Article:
Charlotte Perkins Gilman (July 3, 1860 - August 17, 1935) was a prominent American short story and non-fiction writer, novelist, commercial artist, lecturer and feminist social reformer. She is mainly known today for her short story The Yellow Wallpaper, based on her own bout with mental illness and misguided medical treatment.
Gilman was born in Hartford, Connecticut, the daughter of Mary Perkins (formerly Mary Fitch Westcott) and Frederic Beecher Perkins, a well-known librarian, magazine editor, and nephew of Harriet Beecher Stowe. Her father was rarely home, leaving his wife and daughter with his progressive aunts Harriet Beecher Stowe, Catherine Beecher, and Isabella Beecher Hooker.
After studying for two years at the Rhode Island School of Design, she supported herself as a greeting-card artist. She married Charles Walter Stetson, a fellow artist, in 1884. Her only child, Katharine Beecher Stetson, was born in 1884. During this time and throughout her life she suffered from depression, which influenced her writing. She separated from her husband in 1888, divorcing him in 1894. After her divorce, her daughter was brought up by her best friend Grace Ellery Channing, who became Stetson's wife.
After her separation from her first husband, she and her daughter moved to California, where she was active in organizing social reform and feminist groups. She lectured across the country and in the United Kingdom. She lived intimately with Adeline Knapp, a San Francisco newspaper reporter who shared her interests in social reform and the Nationalist Club based on Edward Bellamy's utopian vision.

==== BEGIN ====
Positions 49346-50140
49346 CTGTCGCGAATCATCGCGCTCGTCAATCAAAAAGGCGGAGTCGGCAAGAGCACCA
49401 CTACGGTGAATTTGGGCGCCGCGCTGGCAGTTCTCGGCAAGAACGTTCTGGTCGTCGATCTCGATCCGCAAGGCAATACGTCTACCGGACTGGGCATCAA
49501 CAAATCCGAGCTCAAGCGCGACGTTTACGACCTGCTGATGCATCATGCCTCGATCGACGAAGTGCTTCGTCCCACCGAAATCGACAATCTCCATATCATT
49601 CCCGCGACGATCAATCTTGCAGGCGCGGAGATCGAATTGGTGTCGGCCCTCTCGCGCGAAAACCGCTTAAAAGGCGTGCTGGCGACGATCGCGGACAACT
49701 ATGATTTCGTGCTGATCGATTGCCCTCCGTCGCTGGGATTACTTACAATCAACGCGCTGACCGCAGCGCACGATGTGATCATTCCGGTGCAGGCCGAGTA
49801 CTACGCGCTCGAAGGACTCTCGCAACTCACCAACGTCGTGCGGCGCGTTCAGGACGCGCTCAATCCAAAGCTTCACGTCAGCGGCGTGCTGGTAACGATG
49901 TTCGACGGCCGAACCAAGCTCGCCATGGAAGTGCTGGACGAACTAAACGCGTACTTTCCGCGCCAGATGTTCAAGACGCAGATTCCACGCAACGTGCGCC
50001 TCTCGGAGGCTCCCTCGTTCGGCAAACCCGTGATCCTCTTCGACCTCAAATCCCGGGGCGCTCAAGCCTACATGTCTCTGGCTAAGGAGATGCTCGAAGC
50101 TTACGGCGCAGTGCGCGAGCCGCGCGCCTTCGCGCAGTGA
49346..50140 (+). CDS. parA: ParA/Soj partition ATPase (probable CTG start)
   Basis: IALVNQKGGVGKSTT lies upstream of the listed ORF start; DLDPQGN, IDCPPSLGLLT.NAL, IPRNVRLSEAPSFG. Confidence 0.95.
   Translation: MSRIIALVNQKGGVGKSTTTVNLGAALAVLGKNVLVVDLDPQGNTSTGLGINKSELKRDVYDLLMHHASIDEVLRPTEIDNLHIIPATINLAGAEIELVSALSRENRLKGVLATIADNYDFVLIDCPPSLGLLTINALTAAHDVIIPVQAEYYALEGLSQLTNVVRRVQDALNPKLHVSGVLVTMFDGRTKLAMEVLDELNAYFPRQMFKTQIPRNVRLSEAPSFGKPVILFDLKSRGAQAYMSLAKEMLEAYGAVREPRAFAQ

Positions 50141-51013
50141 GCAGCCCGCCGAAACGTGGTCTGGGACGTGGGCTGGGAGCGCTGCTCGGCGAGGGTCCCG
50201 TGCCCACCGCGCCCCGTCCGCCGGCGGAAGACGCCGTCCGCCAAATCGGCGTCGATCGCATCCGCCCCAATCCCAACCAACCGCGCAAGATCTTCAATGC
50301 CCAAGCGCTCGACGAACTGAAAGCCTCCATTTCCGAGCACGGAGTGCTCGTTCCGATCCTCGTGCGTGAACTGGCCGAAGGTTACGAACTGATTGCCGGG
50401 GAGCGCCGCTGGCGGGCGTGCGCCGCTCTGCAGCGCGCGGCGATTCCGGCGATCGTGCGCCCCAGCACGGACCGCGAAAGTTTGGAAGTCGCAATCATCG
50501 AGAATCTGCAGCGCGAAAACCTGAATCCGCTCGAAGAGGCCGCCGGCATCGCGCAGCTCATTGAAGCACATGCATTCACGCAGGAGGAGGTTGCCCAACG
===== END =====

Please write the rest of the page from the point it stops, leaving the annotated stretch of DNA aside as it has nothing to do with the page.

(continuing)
Her second marriage, from 1900 to his death in 1934, was to her first cousin, George Houghton Gilman, a lawyer in New York City. In her letters to her cousin, she worried that her letters to Knapp would be published and cause a scandal. In 1922, she moved from New York to Norwich, Connecticut, where she wrote His Religion and Hers. Ten years later she was diagnosed with breast cancer. After her husband died in 1934, she moved back to Pasadena, California to be closer to her daughter. Suffering from inoperable breast cancer, she committed suicide on August 17, 1935, by inhaling chloroform.
Her first book In This Our World was published in 1893. Following that, in 1898 she published her better-known Women and Economics. In 1892, her best-known literary work, The Yellow Wallpaper, was published. From the early 1890s she gained fame from her lectures and articles, many of which were published in her monthly journal, the Forerunner, in circulation from 1909 to 1916. In 1915 she serialized her novel Herland in The Forerunner.
All in all, before committing suicide, she had published an impressive amount of texts : 8 novels, 170 stories, 100 poems and 200 non-fiction pieces.